State director for AARP in New York Beth Finkel said in a statement, "Under the cover of Sandy, this push by Verizon could well work towards advancing the company's corporate strategy of steering customers towards more expensive services, but that doesn't match up to protecting the needs and interests of consumers."

AARP’s primary concerns over the switch to Voice Link include compatibility issues with Life Alert and security systems, the possibility of premature and widespread abandonment of wireline services, limitation of Internet service options for Voice Link customers and the end of access to services like collect calling and “0” dial-in access for operators.

Verizon responded by accusing AARP for "crying wolf" and extolled the virtues of VoiceLink. Wireless Week also reports:

[Verizon spokesman John] Bonomo said that Verizon will maintain the copper network where it makes customer service and business sense to do so, adding that the vast majority of Verizon copper customers have no issues at all with their service. 

The complaints and the first CWA letter prompted New York's Attorney General to file an Emergency Petition with the NYPSC. The AG asked the NYPSC to stop Verizon from any more illegal installations and for sanctions:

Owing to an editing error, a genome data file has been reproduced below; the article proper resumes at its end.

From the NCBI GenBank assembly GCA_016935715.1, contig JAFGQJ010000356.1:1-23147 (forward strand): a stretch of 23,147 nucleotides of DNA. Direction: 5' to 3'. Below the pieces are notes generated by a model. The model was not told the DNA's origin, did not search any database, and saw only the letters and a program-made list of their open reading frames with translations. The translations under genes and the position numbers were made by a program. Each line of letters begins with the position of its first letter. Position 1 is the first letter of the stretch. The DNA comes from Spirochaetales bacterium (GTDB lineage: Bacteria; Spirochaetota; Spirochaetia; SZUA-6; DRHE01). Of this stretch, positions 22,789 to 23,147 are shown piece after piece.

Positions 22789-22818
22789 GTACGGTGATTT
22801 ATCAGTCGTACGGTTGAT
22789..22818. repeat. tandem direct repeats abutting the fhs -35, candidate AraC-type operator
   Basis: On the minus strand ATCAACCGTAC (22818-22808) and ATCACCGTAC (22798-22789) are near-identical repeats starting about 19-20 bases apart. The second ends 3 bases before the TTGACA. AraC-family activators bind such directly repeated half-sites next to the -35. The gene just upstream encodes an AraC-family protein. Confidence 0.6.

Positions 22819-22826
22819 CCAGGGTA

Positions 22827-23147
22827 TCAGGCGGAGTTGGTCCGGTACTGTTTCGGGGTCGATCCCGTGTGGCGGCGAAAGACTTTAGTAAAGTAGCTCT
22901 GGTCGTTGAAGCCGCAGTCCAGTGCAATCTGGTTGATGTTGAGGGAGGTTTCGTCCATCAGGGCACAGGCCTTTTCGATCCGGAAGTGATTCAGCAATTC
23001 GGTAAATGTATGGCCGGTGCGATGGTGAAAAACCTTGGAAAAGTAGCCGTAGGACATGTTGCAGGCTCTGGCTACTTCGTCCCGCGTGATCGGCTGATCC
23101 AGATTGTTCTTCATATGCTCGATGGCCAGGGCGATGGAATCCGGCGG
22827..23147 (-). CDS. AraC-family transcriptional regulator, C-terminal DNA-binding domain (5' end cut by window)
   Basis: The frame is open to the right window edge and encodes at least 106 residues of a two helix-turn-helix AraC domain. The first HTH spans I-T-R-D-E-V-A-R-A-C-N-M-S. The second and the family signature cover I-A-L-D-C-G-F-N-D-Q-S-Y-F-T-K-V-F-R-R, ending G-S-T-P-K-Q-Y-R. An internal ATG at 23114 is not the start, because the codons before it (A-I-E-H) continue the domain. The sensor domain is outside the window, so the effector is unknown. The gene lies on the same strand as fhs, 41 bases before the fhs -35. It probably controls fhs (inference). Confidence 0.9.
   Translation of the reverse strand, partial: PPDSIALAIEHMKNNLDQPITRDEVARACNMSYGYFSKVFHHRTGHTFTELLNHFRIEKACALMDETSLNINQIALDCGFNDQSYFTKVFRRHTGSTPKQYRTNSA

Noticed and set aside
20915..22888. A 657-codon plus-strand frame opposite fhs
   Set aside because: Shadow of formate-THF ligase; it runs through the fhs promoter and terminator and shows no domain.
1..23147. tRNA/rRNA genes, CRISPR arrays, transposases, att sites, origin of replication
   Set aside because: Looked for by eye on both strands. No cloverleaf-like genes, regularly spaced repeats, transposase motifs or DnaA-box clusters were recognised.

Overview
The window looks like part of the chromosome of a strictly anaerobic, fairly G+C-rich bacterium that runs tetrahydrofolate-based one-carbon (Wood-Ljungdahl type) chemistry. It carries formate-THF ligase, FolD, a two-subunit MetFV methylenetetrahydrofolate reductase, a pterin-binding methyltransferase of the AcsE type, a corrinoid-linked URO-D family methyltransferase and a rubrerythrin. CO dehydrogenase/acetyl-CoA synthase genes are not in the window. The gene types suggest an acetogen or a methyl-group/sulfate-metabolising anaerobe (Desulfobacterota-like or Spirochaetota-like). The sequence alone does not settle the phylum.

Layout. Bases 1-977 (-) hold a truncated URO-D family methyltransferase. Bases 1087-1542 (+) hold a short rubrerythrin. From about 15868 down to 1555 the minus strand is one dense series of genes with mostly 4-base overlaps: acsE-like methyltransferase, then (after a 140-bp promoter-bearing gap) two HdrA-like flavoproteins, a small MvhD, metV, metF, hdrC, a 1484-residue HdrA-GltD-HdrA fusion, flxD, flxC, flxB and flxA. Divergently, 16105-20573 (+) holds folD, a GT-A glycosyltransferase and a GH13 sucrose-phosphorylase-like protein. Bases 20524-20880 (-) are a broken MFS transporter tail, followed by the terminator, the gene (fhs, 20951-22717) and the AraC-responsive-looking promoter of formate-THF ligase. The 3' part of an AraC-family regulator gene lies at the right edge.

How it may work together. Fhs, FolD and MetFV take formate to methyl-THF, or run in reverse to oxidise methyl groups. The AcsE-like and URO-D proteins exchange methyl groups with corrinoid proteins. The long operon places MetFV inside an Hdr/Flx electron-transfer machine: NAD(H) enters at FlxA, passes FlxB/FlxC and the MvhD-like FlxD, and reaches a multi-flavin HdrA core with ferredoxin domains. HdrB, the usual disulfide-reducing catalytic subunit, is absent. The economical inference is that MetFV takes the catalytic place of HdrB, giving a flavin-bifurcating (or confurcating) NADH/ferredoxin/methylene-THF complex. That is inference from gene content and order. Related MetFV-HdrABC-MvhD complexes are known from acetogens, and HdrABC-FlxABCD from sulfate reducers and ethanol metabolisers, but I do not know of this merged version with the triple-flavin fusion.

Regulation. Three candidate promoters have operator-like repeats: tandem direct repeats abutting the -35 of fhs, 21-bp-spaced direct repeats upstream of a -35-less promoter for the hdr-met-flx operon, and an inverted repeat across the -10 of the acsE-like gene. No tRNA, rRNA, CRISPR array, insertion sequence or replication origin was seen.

Unlike Fire Island, wireline network damage from Superstorm Sandy cannot be used as an excuse for substituting Voice Link for wireline service in the Catskills, where the storm had limited impact. Instead, it appears that in the Catskills, Verizon has chosen to pursue the company’s business strategy in blatant disregard for the Commission’s Order.

The Commission’s May 16 Order could not have been clearer in limiting Verizon’s substitution of Voice Link for wire line service to western Fire Island, to enable evaluation of this unproven technology on a pilot basis.

Verizon’s provision of Voice Link outside the confines of western Fire Island is illegal, and its open defiance of the Commission’s May 16 Order must be met with effective sanctions.

NY Public Service Commission Logo

On July 9th, the PSC decided to extend the comment period to September 13. So far, the agency has received over 400 public comments.

Fortunately, New York is not one of the growing number of states to deregulate phone systems so the NYPSC still has authority to act. As Feld notes on his blog: